Dr Matthew Pound, associate professor in physical geography at Northumbria University contributed to ScienceNow! Life’s contemporary science hub. Here, Matthew shares details about his research and the role it plays in helping us understand environmental and climate change.
Matthew said: “My research uses pollen and other organic microfossils to understand environmental and climate change. At the moment my biggest project is Fungi in a Warmer World that aims to answer “how might fungi respond to warmer than modern climates?”. To try and answer this, we are using a geological warm period from 15 million years ago and extracting pollen and fungal remains from rocks dated to this interval. From these we are documenting past fungal diversity and ecology to see how this differs from today.
“As any hayfever sufferer knows, pollen is pretty much everywhere during the spring and summer. Estimates suggest that a mature pine tree will produce nearly a kilogram of pollen over a two week period! All this airborne pollen gets washed out of the atmosphere and into lakes, bogs and the oceans. It then accumulates in sediment that can, when conditions are right, enter the rock record by being lithified. So it’s possible to collect pollen from today by using traps, from recent sediments (last 10,000 years – yes, recent!) and right the way back to the origin of plants 470 million years ago.
“As a discipline we are known as palynologists (from palynology – the science of sprinkling, which refers to the dust-like qualities of what we study). It is relatively straightforward to study modern pollen, you simply need a microscope with x100 (or x400 for a better view) magnification. If the pollen can be treated to remove the cells on the interior and the coatings on the exterior then the view becomes more spectacular.
“Tiny planets ornamented with columns or spines, or with surfaces composed of, fingerprint-like or net-like patterns. To do this we treat the pollen to a spa day, either using enzymes or chemicals to clean and beautify. When looking for pollen in sediments or rocks, the spa treatment becomes more like cosmetic surgery! Strong acids are used to remove minerals, residues are washed through sieves and dense liquids are used to separate the organic from the inorganic. All of this effectively undoes the process of deposition and concentrates the pollen into a sample that can be easily examined under the microscope.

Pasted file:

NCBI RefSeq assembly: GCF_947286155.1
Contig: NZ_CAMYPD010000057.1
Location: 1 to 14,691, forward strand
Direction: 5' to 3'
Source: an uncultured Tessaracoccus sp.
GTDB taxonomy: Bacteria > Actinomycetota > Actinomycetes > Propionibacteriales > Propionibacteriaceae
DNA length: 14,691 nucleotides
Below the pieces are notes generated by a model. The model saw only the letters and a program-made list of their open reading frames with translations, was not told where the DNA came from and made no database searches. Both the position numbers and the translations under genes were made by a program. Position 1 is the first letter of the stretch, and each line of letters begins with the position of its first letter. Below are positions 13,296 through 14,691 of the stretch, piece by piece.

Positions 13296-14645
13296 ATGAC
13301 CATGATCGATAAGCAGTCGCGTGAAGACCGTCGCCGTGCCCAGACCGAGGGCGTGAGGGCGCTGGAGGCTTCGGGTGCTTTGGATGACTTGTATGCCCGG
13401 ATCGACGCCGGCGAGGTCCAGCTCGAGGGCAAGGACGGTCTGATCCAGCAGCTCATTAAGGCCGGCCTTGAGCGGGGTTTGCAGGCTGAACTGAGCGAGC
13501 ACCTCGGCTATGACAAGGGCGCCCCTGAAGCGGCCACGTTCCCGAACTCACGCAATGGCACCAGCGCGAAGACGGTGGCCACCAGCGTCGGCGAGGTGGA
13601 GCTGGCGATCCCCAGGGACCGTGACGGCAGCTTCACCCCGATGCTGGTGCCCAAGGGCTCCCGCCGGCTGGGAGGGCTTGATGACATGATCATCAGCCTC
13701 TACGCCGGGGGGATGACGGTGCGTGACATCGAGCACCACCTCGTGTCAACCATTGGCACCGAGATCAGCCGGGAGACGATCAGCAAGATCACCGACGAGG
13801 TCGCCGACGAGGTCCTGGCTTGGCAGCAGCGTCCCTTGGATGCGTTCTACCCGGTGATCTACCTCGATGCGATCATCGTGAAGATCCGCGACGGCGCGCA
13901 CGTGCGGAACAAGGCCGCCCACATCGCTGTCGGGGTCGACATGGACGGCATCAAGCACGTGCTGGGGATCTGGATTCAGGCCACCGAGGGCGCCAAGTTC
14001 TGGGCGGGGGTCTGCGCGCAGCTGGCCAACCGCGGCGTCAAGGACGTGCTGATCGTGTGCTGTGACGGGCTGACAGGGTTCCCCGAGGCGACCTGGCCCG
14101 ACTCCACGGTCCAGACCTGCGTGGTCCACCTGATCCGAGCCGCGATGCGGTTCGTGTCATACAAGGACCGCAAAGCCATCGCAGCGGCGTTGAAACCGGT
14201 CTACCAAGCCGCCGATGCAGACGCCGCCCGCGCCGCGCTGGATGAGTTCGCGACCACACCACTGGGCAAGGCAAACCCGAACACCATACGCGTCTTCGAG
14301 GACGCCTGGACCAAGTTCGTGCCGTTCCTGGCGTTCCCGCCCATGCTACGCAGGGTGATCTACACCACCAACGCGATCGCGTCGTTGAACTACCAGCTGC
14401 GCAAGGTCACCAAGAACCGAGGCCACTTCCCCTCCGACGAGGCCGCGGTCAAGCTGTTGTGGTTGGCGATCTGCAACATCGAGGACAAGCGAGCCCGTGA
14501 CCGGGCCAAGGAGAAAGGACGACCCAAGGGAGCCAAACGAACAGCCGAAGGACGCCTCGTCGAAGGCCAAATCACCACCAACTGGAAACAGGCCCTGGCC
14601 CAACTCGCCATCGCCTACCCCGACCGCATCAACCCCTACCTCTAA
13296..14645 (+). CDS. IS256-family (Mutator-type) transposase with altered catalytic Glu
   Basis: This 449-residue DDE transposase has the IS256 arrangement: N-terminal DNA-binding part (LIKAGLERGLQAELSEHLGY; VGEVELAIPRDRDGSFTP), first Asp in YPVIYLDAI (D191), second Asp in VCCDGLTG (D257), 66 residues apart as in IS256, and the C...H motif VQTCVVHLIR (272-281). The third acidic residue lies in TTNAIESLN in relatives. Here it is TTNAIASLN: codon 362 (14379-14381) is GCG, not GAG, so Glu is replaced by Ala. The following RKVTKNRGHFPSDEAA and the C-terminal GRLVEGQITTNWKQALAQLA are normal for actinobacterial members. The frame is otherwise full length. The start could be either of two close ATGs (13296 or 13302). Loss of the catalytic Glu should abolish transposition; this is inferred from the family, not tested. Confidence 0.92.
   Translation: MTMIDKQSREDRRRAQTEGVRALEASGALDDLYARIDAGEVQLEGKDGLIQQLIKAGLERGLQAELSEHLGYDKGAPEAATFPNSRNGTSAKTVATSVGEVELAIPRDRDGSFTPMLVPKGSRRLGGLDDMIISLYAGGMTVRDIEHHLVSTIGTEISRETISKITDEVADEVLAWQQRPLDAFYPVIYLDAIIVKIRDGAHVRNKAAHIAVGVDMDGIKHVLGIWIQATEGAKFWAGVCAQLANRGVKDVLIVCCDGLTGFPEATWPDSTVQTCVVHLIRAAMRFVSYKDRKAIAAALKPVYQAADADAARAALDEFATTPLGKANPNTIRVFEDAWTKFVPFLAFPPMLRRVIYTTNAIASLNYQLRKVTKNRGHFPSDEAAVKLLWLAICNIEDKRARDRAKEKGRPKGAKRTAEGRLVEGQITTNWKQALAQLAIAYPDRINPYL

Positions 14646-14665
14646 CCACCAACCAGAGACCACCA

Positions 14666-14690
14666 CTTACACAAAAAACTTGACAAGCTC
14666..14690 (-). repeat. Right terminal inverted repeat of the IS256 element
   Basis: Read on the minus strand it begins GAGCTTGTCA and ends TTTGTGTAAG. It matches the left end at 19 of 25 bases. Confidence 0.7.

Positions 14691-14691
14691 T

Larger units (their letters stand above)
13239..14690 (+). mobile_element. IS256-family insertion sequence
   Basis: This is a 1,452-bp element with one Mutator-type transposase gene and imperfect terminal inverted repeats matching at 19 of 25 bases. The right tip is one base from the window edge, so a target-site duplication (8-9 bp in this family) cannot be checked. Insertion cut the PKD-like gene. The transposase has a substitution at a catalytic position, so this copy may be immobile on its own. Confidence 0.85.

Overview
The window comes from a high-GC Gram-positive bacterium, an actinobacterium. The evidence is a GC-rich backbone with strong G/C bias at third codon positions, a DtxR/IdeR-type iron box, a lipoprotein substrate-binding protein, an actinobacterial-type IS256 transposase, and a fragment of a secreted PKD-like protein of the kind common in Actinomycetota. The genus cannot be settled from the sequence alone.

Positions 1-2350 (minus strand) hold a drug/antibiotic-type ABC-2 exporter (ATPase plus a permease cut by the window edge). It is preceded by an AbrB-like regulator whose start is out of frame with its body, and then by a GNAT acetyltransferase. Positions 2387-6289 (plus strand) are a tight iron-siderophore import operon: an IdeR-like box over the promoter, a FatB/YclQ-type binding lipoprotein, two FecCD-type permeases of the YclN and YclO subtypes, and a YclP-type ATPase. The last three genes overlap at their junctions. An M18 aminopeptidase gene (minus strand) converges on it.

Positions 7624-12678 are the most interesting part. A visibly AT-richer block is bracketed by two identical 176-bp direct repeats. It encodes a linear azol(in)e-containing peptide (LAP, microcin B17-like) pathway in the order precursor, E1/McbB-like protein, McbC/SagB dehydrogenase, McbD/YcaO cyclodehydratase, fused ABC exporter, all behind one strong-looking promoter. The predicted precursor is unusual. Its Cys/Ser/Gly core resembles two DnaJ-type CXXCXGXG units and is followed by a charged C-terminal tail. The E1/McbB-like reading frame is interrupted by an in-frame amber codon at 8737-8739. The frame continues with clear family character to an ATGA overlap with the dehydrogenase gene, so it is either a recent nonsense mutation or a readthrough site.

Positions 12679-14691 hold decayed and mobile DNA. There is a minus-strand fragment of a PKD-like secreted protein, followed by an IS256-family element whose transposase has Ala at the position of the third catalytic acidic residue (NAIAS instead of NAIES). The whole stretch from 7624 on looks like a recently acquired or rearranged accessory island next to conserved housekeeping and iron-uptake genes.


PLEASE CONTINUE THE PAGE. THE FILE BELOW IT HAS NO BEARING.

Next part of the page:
“In this way we can extract records of pollen from peat bogs that tell us about vegetation and human land use over the last 10,000 years, we can extract cores from deep lakes to understand how trees responded to the glacial events, and dissolve coal from 15 million years ago to document fungal diversity in a warmer than modern world. It is also possible, if one is inclined, to extract the pollen from hedgehog poo. But that is another, very smelly, story….
“How does this all relate back to bees? Well as well as being wind-pollinated and producing vast quantities of pollen that is emitted into the atmosphere, a huge number of plants have opted for a more precise pollination strategy by using animals. Bees, as important pollinators, collect nectar and pollen from flowers (and sometimes break the rules by stealing from wind-pollinating plants) and not all of this pollen makes it to the next flower to ensure reproduction.
“A lot of pollen is collected and consumed by bees as an important source of fats, proteins and nutrients. Nectar is mainly sugar and water and that is not the basis for a healthy diet! As a palynologist, I can examine the pollen collected from bees (either washed off their bodies, extracted from dissection or out or bee products) to understand what they are foraging on in the environment. This is easiest with the colourful little pollen loads you might have seen on the back legs of honey bees or bumblebees – these are literally thousands of pollen grains glued together with a little nectar. These reveal what plants the bees use to raise their young from larval stages to adulthood.
“With honey bees, it is also really easy to extract the pollen from honey. Honey is just another sediment (albeit tastier than putrid mud from the bottom of a lake) and a little hot water dissolves the sugar component and leaves behind the pollen. This pollen then tells us where the honey bees were getting their nectar from. Combined with the pollen loads we can then get a full picture of what plants bees like to forage on. In turn we can then make more informed decisions on planting for pollinators.
“We can all do our bit to help wild bees. For instance, the more flowers on the landscape, the more food is available for wild bees. These can be annuals, perennials or trees. A formal garden on the scale of a grand country estate, or a single pot. Most flowers will be visited by some form of pollinator. Never underestimate the importance of trees for pollinators as well. We know for honey bees that Rowan, Lime, Willow and Maple are all used. For other pollinators, stay tuned! We have a PhD student researching this at the moment.”
Twitter: Matthew Pound